Asthma is a chronic disease that affects your airways. Airways are tubes that carry air in and out of your lungs. If you have asthma, the inside walls of your airways become sore and swollen making them very sensitive. They may react to things that you are allergic to or find irritating. When your airways react, they get narrower and your lungs get less air.
Not all people who have asthma have these symptoms. Having these symptoms doesn’t always mean that you have asthma. Your doctor will diagnose asthma based on lung function tests, your medical history, and a physical exam.
- When your asthma symptoms become worse than usual, it’s called an asthma attack. Severe asthma attacks may require emergency care, and they can be fatal.
- Asthma is treated with two kinds of medicines: quick-relief medicines to stop asthma symptoms and long-term control medicines to prevent symptoms. It is also important to remove anything in the home or office environment that may trigger an asthma attack.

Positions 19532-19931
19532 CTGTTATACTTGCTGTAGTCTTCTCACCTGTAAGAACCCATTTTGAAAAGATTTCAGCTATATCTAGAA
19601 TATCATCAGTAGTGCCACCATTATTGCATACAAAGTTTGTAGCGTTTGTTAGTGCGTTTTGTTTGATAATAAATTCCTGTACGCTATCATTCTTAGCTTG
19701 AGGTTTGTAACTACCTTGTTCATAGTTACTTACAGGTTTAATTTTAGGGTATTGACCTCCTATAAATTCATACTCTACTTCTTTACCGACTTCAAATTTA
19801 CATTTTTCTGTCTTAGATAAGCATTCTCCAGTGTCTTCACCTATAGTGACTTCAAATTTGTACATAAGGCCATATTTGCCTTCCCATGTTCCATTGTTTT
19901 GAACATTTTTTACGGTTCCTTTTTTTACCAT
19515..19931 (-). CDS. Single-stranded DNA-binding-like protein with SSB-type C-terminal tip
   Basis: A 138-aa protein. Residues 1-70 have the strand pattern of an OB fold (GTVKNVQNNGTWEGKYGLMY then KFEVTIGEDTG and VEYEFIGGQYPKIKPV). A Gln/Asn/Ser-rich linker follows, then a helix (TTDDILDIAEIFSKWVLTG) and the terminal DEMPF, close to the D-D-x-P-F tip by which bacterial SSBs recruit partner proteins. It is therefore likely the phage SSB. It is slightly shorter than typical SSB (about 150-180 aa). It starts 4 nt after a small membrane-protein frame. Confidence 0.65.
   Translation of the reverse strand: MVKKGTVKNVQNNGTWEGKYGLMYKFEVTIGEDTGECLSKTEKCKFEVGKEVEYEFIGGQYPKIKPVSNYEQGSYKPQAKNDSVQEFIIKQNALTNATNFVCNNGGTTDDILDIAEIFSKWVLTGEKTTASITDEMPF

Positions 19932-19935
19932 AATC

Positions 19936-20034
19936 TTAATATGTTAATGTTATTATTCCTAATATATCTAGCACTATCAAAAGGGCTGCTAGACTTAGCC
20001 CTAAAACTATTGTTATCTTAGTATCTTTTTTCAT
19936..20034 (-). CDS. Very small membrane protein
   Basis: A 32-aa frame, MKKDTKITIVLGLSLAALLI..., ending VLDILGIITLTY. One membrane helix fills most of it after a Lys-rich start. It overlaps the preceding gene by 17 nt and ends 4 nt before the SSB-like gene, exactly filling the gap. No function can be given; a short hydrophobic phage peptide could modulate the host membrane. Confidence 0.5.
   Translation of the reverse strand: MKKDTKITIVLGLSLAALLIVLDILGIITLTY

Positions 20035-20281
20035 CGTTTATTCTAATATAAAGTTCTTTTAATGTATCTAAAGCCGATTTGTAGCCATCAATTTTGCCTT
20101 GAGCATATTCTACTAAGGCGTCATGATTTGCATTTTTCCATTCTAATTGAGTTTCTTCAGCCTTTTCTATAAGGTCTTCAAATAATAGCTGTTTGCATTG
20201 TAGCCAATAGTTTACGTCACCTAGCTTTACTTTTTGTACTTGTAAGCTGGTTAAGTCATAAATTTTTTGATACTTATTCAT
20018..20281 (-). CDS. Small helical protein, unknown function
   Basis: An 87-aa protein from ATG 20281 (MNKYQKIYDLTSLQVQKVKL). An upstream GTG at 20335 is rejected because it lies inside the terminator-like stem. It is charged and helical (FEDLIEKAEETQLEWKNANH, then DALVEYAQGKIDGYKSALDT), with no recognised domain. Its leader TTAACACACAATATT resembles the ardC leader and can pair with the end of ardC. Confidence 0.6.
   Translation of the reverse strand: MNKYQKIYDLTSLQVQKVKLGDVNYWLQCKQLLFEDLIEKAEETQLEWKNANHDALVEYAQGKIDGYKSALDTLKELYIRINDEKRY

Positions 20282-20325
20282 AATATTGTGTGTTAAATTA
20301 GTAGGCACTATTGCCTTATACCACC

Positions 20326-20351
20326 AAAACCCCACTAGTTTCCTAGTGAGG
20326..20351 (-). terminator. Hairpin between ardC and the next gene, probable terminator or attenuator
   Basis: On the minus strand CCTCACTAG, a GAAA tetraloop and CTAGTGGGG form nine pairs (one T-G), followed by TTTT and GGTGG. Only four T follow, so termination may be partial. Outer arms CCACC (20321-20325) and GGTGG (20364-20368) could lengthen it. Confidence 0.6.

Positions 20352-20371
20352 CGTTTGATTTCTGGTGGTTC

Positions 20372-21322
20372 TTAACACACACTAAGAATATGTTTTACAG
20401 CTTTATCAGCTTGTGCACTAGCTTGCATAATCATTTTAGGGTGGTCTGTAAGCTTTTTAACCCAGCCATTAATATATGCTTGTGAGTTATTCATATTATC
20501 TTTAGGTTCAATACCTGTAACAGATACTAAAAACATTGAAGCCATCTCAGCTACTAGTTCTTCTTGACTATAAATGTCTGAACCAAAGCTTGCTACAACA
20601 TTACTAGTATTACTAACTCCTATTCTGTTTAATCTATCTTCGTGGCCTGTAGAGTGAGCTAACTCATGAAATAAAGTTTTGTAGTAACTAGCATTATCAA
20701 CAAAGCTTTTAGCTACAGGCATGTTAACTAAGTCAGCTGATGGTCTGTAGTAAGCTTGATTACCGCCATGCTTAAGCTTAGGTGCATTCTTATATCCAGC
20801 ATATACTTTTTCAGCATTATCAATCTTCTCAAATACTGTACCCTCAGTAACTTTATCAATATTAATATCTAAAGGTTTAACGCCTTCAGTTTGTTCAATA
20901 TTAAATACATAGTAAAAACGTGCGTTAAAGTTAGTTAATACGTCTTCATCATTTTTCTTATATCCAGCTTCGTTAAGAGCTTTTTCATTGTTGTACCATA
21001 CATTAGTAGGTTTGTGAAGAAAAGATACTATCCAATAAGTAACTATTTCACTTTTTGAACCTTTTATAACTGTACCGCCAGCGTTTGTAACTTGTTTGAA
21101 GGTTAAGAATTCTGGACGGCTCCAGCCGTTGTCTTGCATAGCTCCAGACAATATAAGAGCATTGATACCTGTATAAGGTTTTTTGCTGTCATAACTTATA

- Indoor Air Quality (IAQ) is one of the EPA’s top five environmental risks to public health. Most American homeowners are not aware that pollution may be worse inside their homes than outdoors, and can even be up to 100x worse than the air outside.
- The O2 is on a constant vigil against a toxic onslaught of indoor air pollutants creeping into our homes. It’s pervasive and on the rise – through the myriad of chemically enhanced products and seasonal challenges, we have one purpose: the comprehensive removal of indoor air pollutants.
“I have asthma, but I sang in the shower this morning for the first time in years? Thanks to the PureOne.”
Asthma symptoms include:
- Coughing (especially early morning and late at night)
- Chest Tightness
- Shortness of Breath